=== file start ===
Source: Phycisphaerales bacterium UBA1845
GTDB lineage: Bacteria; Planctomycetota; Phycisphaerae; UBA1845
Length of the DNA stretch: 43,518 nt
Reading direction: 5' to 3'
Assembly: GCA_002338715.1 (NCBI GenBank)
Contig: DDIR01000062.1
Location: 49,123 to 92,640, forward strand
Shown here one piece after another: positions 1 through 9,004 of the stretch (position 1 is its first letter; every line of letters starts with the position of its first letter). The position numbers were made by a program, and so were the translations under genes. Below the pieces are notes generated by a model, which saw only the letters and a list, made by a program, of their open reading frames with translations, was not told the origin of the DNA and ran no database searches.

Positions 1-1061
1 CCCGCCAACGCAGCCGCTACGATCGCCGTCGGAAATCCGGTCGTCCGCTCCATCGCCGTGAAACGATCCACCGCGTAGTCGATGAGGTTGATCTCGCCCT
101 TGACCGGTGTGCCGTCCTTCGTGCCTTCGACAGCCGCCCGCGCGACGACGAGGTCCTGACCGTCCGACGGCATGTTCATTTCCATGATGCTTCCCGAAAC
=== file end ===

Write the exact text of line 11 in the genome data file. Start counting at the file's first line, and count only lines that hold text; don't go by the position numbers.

101 TGACCGGTGTGCCGTCCTTCGTGCCTTCGACAGCCGCCCGCGCGACGACGAGGTCCTGACCGTCCGACGGCATGTTCATTTCCATGATGCTTCCCGAAAC